I have really appreciated using Linq for the past few years to query databases. The old access methods were far more tedious and time consuming. Linq is really great.
Yet, I recently spent some time analyzing our database usage with SQL Server Profiler. Some of the queries showed an alarming number of reads. My first assumption was that adding a simple index could solve the issue. However, the Database Engine Tuning Adviser offered no help.
I then began to really look at the query that had been generated, and that’s when I noticed the real problem.
Original Linq Statement (Pre-compiled query)
private static Func<modeldatacontext getanswerparams="" iorderedqueryable="">> GetAnswersListQuery = System.Data.Linq.CompiledQuery.Compile( (ModelDataContext DataContext, GetAnswerParams ps) =></modeldatacontext> (from a in DataContext.Answers where a.UserID == ps.UserID && (ps.PublishedFormID == -1 || a.PublishedFormID == ps.PublishedFormID) select a) ); }
Take note of this particular part of the query:
&& (ps.PublishedFormID -1 || a.PublishedFormID ps.PublishedFormID)
Basically, an answer may or may not be associated with a particular Published Form. There is an index on the User ID and Published Form ID columns of the Answers table. However, combining a comparison of the input value (ps.PublishedFormID) to the vaule of -1 along with a comparison on the column in the database prevents SQL Server from using that index at all. Thus, it is relegated to only one index.
In this case, if the input Published Form ID is -1, then that will also be what was saved for the Published Form ID of the Answer table as well, so this comparison needlessly breaks the index possibilities. This is not always the case, of course.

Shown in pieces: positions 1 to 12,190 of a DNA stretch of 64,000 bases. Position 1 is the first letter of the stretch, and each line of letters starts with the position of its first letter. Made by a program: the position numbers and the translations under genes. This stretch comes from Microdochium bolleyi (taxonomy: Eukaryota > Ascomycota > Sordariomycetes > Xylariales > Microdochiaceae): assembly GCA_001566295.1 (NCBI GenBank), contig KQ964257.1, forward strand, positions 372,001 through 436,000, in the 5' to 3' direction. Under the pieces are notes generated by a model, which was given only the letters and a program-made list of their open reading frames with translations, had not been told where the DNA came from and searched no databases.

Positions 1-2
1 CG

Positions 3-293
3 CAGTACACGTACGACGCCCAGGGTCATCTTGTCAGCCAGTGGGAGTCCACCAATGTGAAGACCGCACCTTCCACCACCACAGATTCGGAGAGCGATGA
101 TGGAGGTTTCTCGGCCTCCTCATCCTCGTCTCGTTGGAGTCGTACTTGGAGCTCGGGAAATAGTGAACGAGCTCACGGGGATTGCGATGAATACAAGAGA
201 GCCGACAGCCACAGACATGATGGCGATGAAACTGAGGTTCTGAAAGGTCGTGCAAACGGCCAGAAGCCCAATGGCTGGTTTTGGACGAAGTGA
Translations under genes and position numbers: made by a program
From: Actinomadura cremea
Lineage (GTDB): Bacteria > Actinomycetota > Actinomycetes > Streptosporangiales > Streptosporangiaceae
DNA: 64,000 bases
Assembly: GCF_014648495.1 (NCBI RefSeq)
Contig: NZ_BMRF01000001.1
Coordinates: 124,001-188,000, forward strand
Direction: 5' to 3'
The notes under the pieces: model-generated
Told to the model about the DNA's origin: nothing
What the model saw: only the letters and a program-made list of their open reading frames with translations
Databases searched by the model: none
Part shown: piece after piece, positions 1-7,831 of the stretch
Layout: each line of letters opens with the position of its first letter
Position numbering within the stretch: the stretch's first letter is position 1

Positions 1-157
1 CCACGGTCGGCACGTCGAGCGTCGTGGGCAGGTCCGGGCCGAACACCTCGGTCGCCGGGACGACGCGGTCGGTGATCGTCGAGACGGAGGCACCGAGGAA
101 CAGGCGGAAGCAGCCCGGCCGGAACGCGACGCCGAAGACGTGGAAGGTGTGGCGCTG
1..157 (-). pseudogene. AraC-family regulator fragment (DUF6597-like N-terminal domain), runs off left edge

Changing the query slightly can solve the issue:
private static Func<modeldatacontext getanswerparams="" iorderedqueryable="">> GetAnswersListQuery = System.Data.Linq.CompiledQuery.Compile( (ModelDataContext DataContext, GetAnswerParams ps) =></modeldatacontext> (from a in DataContext.Answers where a.UserID == ps.UserID && (a.PublishedFormID == -1 || a.PublishedFormID == ps.PublishedFormID) select a) ); }
This small change allows the Published Form ID index on the Answer table to be used, even though it may be -1. In other cases like this, it may be necessary to simply break the query into multiple queries. Take this as an example:
&& ((ps.PublishedFormID == -1 && a.ParentID = ps.ParentID) || (ps.PublishedFormID > 0 && a.PublishedFormID == ps.PublishedFormID)
This also breaks the indexing, of course. In this case, it may be actually better to have two distinct queries, one of which is run if the passed in Published Form ID is -1 and one of which is run if the Published Form ID is not -1.
For one particular page load that called this query multiple times, I was catching any query that had more than 1,000 reads. My results showed that the new way resulted in* 0.7% as many queries* going over the threshold, utilizing 0.8% of the CPU and executing 0.6% of the reads. This was a pretty intense page, but that made the optimization all the more important. Here are the raw stats:
|Approach||Total Queries Run||Total CPU Used||Total Reads|